Young Liam Hoyle, a piping student of mine, will be playing tomorrow for Remembrance Day ceremonies at his church. He asked a few weeks ago what he might play this year, wanting the music for “The Flowers of the Forest,” that somber tune we Canadians hear all too frequently on the news these days when Colin Clansey or another Canadian Forces piper plays for a fallen soldier returning from Afghanistan.
This fall Liam has been working on “The Taking of Beaumont Hamel,” the magically swinging 2/4 march by my favourite of all composers, John MacLellan, DCM, of Dunoon. Like most of MacLellan’s tunes, “Beaumont Hamel” is more melodically captivating than technically challenging, and it’s a tune that stands up just as well in Grade 3 solos as it does at the Silver Star.
Beaumont-Hamel should also be able to stand up just as well at a Remembrance Day event. Along with the dozens of other terrific pieces of light music by MacLellan, G.S., Willie Lawrie and others that were inspired in part by The Great War, “The Taking of Beaumont Hamel” is a remarkably positive and uplifting composition – remarkable because more than 300,000 soldiers died during the Somme, some 30,000 on the first day, most within 30 minutes of the start of the Beaumont-Hamel action.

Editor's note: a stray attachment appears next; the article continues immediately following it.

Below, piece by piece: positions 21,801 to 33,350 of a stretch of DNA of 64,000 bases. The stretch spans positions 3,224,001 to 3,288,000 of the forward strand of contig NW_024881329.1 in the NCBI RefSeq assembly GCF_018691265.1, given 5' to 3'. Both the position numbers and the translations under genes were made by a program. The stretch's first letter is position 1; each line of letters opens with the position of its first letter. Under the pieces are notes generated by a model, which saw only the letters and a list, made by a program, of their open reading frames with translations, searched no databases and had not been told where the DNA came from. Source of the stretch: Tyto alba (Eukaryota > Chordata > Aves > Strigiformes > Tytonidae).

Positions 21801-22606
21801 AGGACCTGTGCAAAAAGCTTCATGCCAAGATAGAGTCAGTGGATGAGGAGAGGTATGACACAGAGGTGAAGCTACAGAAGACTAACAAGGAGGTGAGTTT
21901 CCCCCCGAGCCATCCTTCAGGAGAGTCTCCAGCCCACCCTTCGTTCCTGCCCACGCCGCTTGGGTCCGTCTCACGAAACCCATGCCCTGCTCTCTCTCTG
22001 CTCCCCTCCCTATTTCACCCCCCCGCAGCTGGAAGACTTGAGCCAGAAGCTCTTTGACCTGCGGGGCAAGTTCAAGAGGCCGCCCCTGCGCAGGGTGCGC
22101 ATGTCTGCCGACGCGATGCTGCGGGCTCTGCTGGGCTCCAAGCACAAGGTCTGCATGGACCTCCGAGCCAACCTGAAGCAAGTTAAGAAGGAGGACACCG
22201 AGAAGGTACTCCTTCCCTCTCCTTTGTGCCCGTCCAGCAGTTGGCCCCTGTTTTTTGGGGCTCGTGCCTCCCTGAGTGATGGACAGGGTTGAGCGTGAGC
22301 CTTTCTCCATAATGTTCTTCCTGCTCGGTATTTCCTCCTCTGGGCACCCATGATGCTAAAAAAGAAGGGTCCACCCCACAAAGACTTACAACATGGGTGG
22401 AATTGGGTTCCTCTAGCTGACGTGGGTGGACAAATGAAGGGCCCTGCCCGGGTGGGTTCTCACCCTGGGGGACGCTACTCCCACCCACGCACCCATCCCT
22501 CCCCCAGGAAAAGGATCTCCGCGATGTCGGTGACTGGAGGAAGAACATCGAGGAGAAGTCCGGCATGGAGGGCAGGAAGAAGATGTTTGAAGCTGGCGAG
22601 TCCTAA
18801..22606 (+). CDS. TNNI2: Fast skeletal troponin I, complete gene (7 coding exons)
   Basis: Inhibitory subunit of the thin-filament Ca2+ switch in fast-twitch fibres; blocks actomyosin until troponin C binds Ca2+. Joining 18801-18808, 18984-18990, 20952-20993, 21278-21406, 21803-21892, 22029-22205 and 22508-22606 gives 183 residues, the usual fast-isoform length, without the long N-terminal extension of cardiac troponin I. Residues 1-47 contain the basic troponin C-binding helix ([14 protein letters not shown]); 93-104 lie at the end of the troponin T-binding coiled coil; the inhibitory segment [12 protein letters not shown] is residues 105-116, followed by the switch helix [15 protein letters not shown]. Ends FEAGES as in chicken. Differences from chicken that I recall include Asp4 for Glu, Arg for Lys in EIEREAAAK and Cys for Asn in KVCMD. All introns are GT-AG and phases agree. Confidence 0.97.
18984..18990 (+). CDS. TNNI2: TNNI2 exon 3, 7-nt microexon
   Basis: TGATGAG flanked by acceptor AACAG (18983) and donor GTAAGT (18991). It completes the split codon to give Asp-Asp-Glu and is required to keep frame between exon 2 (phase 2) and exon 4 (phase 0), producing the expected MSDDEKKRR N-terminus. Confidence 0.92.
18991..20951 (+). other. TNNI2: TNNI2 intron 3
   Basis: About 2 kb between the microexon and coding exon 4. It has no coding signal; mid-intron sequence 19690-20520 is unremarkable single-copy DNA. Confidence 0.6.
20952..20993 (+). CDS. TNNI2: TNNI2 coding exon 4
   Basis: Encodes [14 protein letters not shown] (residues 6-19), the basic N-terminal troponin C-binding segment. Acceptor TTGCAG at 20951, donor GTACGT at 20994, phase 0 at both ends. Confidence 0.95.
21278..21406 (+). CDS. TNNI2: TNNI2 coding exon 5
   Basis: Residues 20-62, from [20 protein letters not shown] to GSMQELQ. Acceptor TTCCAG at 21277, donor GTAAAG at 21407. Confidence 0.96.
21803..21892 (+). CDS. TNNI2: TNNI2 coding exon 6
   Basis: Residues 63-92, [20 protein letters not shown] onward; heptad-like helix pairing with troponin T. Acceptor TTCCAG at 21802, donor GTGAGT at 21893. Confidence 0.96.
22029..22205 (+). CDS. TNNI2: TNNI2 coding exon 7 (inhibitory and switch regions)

On Remembrance Day, we tend to want to hear a lament to pay homage to those who sacrificed themselves for their country. For us pipers and drummers, though, we should remember what all tunes inspired by World War I and other wars are about. And each time we play them, we pay our respects.